A story passed down through the family . . . .
Splitting logs to make fencing consumed most of my great-great-grandfather’s time his first winter in Oregon. One afternoon he was swinging his axe when a panicked Indian came running across the field, shouting.
“Little White Brother! Come! You must come!”
Alarmed at the anxiety he saw in the young man’s face, my great-great-grandfather followed the runner, knowing that when a native became agitated and hurried, something terrible had happened.
He soon arrived at the encampment and came upon a horrific scene. An Indian the settlers called Old Fisherman, who had a reputation for being mean and surly, had grown unhappy with one of his several wives and had thrown her onto the fire. Since all his wives feared the old man, this woman stayed there, afraid to move, her flesh sizzling.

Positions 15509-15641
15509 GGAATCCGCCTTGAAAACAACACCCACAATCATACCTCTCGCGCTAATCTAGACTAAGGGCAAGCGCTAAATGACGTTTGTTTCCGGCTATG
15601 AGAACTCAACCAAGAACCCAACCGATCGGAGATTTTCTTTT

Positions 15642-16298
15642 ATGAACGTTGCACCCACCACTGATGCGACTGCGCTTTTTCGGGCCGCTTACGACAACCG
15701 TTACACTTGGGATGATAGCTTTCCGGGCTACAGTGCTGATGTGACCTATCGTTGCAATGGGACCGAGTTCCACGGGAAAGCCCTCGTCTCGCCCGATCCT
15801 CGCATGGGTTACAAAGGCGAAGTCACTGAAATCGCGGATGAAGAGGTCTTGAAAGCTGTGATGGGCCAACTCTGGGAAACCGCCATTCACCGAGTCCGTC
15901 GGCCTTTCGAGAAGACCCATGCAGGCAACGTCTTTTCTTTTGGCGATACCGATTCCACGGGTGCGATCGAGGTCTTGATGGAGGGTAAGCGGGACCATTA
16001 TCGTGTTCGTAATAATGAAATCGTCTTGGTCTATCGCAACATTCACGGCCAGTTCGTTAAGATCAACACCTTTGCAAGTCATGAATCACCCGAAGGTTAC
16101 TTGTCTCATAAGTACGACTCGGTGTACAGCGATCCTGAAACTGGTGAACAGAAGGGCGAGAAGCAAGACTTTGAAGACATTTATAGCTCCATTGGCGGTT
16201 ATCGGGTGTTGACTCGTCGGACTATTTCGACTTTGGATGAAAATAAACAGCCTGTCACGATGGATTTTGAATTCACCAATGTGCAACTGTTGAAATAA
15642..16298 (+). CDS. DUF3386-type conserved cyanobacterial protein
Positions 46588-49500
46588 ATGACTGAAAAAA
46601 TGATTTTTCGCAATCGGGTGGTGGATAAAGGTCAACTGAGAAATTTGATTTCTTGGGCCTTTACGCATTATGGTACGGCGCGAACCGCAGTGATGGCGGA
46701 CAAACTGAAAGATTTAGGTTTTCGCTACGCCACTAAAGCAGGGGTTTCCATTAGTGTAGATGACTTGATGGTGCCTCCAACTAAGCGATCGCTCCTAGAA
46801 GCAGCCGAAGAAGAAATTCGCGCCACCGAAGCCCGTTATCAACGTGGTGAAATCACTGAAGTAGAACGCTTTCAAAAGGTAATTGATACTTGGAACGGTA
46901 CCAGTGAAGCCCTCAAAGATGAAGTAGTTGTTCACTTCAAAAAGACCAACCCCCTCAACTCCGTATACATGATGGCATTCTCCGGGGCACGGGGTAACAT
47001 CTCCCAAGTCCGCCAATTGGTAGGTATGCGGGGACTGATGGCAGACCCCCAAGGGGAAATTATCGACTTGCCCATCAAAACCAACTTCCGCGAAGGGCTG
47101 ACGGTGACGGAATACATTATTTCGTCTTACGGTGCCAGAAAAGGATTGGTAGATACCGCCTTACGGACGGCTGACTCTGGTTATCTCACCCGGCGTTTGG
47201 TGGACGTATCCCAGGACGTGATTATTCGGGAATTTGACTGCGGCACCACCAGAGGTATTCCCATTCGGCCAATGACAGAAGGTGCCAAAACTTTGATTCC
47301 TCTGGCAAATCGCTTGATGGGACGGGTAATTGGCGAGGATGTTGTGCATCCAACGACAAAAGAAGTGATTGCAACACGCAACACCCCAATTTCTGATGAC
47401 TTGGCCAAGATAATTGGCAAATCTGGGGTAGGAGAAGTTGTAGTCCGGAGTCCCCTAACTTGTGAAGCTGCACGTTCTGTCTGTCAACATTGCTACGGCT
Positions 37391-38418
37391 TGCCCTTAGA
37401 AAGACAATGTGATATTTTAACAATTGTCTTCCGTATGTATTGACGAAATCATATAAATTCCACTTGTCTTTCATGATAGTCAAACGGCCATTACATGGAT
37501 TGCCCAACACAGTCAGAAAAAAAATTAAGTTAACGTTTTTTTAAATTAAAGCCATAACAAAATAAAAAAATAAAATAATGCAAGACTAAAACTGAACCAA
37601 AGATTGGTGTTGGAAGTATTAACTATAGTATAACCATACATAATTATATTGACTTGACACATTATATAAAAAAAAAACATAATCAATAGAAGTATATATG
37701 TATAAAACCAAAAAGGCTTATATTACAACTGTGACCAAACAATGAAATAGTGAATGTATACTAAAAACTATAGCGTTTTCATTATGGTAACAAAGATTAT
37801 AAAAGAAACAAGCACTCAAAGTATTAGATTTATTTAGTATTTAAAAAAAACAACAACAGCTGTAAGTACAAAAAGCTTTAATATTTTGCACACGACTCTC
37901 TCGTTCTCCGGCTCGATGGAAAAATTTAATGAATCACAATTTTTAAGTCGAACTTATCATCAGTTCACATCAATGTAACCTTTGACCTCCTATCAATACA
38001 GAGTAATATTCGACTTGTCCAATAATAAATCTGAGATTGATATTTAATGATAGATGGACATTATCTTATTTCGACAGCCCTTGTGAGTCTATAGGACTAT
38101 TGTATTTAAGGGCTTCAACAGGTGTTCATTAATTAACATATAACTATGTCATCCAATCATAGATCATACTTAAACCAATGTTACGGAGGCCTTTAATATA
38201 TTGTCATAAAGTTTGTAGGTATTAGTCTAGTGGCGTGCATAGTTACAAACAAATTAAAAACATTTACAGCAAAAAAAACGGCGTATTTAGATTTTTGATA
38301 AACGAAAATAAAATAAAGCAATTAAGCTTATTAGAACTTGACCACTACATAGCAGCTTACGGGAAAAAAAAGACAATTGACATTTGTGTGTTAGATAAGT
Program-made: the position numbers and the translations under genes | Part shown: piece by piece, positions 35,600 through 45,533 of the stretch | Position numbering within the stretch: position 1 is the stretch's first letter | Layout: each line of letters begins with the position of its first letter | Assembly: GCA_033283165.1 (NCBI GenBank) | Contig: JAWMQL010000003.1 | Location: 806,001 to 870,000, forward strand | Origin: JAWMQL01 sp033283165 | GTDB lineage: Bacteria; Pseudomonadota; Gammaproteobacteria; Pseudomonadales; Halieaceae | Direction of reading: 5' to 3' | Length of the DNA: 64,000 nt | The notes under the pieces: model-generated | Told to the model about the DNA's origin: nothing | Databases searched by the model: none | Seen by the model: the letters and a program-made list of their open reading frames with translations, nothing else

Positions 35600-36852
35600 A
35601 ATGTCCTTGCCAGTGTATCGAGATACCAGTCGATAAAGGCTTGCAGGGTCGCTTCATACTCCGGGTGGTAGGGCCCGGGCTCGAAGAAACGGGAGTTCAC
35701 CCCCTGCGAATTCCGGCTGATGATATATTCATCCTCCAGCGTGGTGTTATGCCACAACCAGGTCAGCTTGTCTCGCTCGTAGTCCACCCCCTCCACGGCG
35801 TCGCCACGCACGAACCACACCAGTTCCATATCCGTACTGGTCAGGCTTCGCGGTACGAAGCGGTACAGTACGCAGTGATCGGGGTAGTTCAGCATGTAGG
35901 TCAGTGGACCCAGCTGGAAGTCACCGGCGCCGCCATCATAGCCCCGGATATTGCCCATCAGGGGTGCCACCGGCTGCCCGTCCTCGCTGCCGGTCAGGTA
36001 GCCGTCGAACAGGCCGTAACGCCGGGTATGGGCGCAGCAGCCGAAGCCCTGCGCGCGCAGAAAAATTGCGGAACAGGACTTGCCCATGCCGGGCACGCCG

When my great-great-grandfather saw the squaw, he grabbed her and pulled her from the fire. Lifting her, he carried her badly burned form to his dwelling, applying the only medication he had—bear grease—to the wound. The burns did not respond to the treatment and within days, the woman died.
Furious, my great-great-grandfather confronted Old Fisherman, who merely smirked, and said in broken English, “She no good squaw. No get wood. She burn.”
My great-great-grandfather took a length of rope and dropped a noose over the old man’s neck, leading him to a nearby tree. Throwing the rope over a limb, he jerked the Indian up on his toes and kept him there until he promised to never do such a cruel thing again. Old Fisherman gathered his wives and left the camp, disappearing into the forest. Those natives who remained at the camp revered my great-great-grandfather’s leadership and treated him with great respect.
Old Fisherman would return at a later date to cause trouble again, but for now the Indians could live in harmony alongside, and with respect for, their little white brother.
All The Way West, Hallie H. Huntington, 1984